Another problem with this first scene is that it isn't clearly connected to the rest of the story. We know it's a prologue to the main events, but we're given few clues as to when it takes place–and we're left to guess at its significance to the overall story, since the rest of the film never refers back to it. Thus it's an arbitrary spot at which to begin the plot, which could just as easily have begun at the outset of the post-prologue part of the movie.

The latter takes place in 2017, when a young farm girl named May (Wanmai Chatborirak) discovers another egg on the lakeshore. (This plot repeats itself a lot.) May is enchanted by the egg and rushes home with it, eliciting mixed reactions from her family. Her sensible older sister Lin (Sushar Manaying) desperately demands she return it, while her permissive older brother Keng (Thanachat Tunyachat) insists she be allowed to keep it.

We then cut to an exposition dump in which scientists studying the effects of climate change in the region inconsequentially talk ecology for a couple of minutes. One of them glibly mentions "high temperatures, typhoons or dying plants and animals," but nothing is ever done with any of these themes. The movie doesn't bother to make the connection between today's environmental issues and the monsters' presence, though my guess is that the monsters are supposed to be an allegory for animals forced out of their native habitats and into populated areas by human activities.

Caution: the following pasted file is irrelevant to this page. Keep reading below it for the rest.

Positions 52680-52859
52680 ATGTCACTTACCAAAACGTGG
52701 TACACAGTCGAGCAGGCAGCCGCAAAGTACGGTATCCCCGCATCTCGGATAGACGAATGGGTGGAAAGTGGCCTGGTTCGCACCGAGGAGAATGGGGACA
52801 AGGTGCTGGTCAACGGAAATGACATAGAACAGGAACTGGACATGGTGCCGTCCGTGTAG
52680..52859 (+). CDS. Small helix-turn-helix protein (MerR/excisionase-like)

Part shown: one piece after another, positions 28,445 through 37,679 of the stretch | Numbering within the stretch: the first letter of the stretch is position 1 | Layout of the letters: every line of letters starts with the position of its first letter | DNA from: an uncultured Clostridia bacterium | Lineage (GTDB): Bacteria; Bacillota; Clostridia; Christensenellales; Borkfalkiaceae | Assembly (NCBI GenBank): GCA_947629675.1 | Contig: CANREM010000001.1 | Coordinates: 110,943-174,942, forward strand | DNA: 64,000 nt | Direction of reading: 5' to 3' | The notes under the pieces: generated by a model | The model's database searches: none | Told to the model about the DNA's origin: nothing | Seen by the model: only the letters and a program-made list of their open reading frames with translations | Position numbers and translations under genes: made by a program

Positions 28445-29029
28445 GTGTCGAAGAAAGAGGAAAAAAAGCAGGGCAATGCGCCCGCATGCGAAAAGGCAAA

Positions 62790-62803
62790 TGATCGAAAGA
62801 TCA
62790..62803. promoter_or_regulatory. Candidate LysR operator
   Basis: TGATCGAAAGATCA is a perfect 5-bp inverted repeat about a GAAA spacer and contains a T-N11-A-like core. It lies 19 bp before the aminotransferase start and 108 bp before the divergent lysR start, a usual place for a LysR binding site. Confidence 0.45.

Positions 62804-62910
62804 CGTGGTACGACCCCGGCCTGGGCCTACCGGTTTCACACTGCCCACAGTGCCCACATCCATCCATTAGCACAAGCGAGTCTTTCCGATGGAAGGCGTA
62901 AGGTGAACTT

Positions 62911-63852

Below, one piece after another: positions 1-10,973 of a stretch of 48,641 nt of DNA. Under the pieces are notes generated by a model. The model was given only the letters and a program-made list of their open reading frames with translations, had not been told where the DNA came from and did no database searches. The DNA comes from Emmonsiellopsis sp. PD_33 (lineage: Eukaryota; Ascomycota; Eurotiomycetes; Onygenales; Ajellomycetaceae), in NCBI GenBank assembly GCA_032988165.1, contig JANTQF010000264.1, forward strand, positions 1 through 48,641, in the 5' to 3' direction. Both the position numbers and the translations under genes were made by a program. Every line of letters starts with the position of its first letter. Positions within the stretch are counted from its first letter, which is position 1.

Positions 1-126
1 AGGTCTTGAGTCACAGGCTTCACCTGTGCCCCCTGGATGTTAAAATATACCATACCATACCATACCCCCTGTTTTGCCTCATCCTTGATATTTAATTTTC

At just 15 minutes into the movie, we get our second dose of monster mayhem, perpetrated this time by a smaller, presumably juvenile, version of the great beast shown initially. It appears just as abruptly as the first one and is shown in broad daylight, the better to leach away any semblance of mystery or suspense.

As what little passes for a plot slogs onward, both the big creature and the smaller one make their tedious ways from the farming village to a nearby town, felling one insipid, cardboard cutout character after another along the way. Their arrival at the town just so happens to coincide with a big storm that knocks out cell service, cutting the town off from the outside world so that the story can be prolonged.